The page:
It was recently announced that the chief executive of easyJet has taken a pay cut in order to make his salary match that of his predecessor. Johan Lundgren took over as the chief executive last December on a basic salary of £740,000; his predecessor, Carolyn McCall, was on a salary of £706,000. Other elements of Lundgren’s remuneration package are identical to McCall’s.
In a statement released following news of his pay cut Lundgren said he wanted to “show his personal commitment” to equal pay whilst also commenting that “At easyJet we are absolutely committed to giving equal pay and equal opportunity for women and men.” However, the company currently has a large gender pay gap of 51.7% owing to the fact that 94% of its pilots (whose role commands a far higher salary than other roles) are male. EasyJet fares better than the industry standard where 96% of pilots are male.
Whilst this may be seen as a PR move by some it is also symptomatic of the new legislation which requires companies with more than 250 employees to have to report their gender pay gap by April 4. This is an insightful move by the government that has many companies quaking in their boots, fearful of reputational damage.
The BBC was the first company to come under fire for the gender pay gap, after revealing the salaries of its top-earning presenters (the majority of whom were male) in July this year. Following the demonstration of discrepancy between men and women, six of its top male presenters decided to take pay cuts to match their equivalent female colleagues. However, we are left questioning how sustainable cutting men’s pay is, and whether it could just become an excuse for employers to squeeze wages.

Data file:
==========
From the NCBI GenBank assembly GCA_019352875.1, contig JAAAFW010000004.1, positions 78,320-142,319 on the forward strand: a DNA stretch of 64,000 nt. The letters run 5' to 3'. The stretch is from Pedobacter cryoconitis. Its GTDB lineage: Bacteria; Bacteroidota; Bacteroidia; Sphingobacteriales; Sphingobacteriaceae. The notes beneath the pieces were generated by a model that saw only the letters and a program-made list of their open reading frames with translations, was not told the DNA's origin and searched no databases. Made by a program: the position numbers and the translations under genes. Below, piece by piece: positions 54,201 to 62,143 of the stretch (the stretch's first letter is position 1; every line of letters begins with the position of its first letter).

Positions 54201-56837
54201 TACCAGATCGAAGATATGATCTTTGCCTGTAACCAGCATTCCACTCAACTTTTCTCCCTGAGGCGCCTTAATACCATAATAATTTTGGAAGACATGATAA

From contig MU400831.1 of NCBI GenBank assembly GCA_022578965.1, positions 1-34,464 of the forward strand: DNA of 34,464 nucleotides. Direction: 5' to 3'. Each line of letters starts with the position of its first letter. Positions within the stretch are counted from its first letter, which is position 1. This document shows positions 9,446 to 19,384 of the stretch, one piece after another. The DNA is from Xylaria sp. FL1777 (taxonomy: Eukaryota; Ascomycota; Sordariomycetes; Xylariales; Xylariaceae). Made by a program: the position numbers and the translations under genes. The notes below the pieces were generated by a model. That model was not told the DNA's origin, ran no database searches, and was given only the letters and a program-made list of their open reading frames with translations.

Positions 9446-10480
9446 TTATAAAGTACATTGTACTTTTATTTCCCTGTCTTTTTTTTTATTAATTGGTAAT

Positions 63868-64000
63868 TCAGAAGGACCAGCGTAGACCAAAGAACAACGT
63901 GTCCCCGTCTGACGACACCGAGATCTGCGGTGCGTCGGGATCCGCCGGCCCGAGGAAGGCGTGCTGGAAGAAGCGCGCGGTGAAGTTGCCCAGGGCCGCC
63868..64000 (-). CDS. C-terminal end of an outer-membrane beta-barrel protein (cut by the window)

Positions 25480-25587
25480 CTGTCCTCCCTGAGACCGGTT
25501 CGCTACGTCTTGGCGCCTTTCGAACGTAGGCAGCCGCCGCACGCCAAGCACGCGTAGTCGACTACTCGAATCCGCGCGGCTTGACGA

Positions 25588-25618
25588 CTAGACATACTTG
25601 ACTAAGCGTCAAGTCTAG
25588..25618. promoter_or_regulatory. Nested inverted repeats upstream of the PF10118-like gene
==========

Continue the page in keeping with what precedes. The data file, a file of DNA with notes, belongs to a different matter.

Cutting men’s pay also has no impact on increasing the number of women in senior positions, and this is what matters. EasyJet has set itself a target of increasing the number of female pilots recruited to 20% of its total new recruits by 2020. Opportunity and visibility are the only way we can increase the number of women in senior positions and truly decrease the gender pay gap. Cutting wages is a gimmicky move, which will not help to improve pay inequality long term. Initiatives to improve the number of women in senior positions and well-paid fields such as STEM and finance, which are traditionally male-dominated, is the only way to truly reduce the gender pay gap.